Boston Furniture at Winterthur
BOSTON. The name brings to mind Beacon Hill, baked beans, and the Red Sox—but perhaps not antique furniture. Yet during its early history, Boston attracted many of the finest woodworking craftsmen in America. Perched on a strip of land jutting into Massachusetts Bay, the flourishing seaport depended on artisans to build ships, homes, and furniture. Today, aside from Old Ironsides, all the vessels are gone, and most of the colonial architecture has been replaced. The furniture, however, has survived in quantity and over the past century has been passionately pursued by collectors.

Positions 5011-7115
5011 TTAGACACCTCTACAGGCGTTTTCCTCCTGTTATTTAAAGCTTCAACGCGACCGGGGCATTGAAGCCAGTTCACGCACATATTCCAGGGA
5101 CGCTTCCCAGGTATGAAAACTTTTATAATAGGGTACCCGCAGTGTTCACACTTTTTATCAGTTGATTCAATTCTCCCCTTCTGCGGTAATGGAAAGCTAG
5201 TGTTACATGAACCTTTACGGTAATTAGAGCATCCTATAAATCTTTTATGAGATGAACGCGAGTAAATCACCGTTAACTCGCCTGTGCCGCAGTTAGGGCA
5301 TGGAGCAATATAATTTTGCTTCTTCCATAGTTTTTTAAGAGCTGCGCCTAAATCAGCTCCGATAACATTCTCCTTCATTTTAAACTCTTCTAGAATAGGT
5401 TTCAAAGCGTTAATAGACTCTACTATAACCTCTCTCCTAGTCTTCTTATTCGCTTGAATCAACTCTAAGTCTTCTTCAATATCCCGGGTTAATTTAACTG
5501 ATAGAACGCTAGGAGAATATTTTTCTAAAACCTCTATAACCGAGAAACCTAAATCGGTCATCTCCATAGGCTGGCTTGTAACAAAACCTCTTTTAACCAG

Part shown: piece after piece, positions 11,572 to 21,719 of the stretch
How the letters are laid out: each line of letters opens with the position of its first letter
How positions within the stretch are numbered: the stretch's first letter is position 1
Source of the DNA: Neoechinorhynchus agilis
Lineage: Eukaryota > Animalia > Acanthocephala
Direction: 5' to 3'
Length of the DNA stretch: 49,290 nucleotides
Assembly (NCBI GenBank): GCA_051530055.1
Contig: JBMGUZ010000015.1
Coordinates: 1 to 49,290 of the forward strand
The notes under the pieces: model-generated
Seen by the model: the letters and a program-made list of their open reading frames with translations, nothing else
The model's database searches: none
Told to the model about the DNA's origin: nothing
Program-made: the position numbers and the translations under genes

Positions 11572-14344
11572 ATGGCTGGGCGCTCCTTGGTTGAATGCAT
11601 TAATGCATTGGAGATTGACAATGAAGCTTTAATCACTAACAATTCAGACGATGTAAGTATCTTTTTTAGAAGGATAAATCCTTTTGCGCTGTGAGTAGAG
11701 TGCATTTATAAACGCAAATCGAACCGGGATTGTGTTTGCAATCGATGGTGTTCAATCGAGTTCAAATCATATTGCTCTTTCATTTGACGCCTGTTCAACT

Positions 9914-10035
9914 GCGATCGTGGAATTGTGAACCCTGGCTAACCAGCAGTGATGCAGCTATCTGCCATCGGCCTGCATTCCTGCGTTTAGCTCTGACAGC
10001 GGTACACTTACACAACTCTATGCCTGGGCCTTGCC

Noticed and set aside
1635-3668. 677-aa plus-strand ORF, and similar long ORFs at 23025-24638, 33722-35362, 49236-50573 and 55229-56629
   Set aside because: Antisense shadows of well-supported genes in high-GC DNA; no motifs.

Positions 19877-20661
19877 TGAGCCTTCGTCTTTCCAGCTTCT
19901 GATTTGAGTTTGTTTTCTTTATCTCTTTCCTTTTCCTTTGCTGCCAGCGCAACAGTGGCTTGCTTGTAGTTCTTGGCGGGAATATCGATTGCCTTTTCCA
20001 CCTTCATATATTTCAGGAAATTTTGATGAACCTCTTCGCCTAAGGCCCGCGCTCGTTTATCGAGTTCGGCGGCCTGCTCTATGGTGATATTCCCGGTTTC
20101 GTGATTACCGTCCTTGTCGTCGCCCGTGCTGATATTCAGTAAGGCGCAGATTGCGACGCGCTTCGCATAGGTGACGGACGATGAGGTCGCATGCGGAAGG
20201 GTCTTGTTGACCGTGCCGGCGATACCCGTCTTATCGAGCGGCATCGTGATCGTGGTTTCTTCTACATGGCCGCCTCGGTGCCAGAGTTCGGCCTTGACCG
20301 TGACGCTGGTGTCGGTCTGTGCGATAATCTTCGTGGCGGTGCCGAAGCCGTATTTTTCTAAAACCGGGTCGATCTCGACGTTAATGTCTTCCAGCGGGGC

In the 1920s, Henry Francis du Pont began a journey in collecting that rewarded him with many treasures, including a magnificent array of Boston furniture. Today Winterthur has more than 300 Boston pieces, ranging in date from the 1650s to the 1830s. Fifty of the finest of these were featured in a special exhibition that accompanied the 2013 Winterthur Furniture Forum, New Perspectives on Boston Furniture, 1630-1860.
The exhibition and conference inaugurated a two-year project, Four Centuries of Massachusetts Furniture. The endeavor united eleven institutions in an unprecedented partnership which celebrated furniture-making in the Bay State. For more information about the exhibitions, publications, and programs associated with this project, see www.fourcenturies.org.